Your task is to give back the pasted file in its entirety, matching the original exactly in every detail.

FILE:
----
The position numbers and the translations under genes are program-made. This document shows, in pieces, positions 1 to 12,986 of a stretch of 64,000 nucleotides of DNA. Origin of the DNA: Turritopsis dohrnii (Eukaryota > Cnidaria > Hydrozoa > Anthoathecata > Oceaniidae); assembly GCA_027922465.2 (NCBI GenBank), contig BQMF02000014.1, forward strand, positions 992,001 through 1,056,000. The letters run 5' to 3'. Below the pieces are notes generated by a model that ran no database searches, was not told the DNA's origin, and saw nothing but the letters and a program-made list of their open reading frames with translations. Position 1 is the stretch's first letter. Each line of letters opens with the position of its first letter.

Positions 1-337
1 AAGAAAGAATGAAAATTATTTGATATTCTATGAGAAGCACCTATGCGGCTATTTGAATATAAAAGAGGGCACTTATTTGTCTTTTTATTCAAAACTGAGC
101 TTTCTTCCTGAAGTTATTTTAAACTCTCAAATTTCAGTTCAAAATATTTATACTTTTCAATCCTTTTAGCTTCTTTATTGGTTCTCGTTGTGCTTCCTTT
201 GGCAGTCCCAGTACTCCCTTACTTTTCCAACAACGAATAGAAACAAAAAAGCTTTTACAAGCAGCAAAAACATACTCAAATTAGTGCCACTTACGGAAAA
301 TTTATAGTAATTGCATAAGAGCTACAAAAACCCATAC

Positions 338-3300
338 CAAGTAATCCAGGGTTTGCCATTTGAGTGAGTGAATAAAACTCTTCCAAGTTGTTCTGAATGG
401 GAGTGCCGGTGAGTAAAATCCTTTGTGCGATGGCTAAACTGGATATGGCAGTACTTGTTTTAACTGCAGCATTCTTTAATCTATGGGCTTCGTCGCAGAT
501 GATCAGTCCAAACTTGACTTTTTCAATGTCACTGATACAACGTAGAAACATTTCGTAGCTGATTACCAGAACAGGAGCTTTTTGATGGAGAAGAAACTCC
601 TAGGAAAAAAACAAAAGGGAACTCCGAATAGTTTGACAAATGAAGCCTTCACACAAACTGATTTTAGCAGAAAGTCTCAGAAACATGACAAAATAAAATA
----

The position numbers and the translations under genes are program-made. This document shows, in pieces, positions 1 to 12,986 of a stretch of 64,000 nucleotides of DNA. Origin of the DNA: Turritopsis dohrnii (Eukaryota > Cnidaria > Hydrozoa > Anthoathecata > Oceaniidae); assembly GCA_027922465.2 (NCBI GenBank), contig BQMF02000014.1, forward strand, positions 992,001 through 1,056,000. The letters run 5' to 3'. Below the pieces are notes generated by a model that ran no database searches, was not told the DNA's origin, and saw nothing but the letters and a program-made list of their open reading frames with translations. Position 1 is the stretch's first letter. Each line of letters opens with the position of its first letter.

Positions 1-337
1 AAGAAAGAATGAAAATTATTTGATATTCTATGAGAAGCACCTATGCGGCTATTTGAATATAAAAGAGGGCACTTATTTGTCTTTTTATTCAAAACTGAGC
101 TTTCTTCCTGAAGTTATTTTAAACTCTCAAATTTCAGTTCAAAATATTTATACTTTTCAATCCTTTTAGCTTCTTTATTGGTTCTCGTTGTGCTTCCTTT
201 GGCAGTCCCAGTACTCCCTTACTTTTCCAACAACGAATAGAAACAAAAAAGCTTTTACAAGCAGCAAAAACATACTCAAATTAGTGCCACTTACGGAAAA
301 TTTATAGTAATTGCATAAGAGCTACAAAAACCCATAC

Positions 338-3300
338 CAAGTAATCCAGGGTTTGCCATTTGAGTGAGTGAATAAAACTCTTCCAAGTTGTTCTGAATGG
401 GAGTGCCGGTGAGTAAAATCCTTTGTGCGATGGCTAAACTGGATATGGCAGTACTTGTTTTAACTGCAGCATTCTTTAATCTATGGGCTTCGTCGCAGAT
501 GATCAGTCCAAACTTGACTTTTTCAATGTCACTGATACAACGTAGAAACATTTCGTAGCTGATTACCAGAACAGGAGCTTTTTGATGGAGAAGAAACTCC
601 TAGGAAAAAAACAAAAGGGAACTCCGAATAGTTTGACAAATGAAGCCTTCACACAAACTGATTTTAGCAGAAAGTCTCAGAAACATGACAAAATAAAATA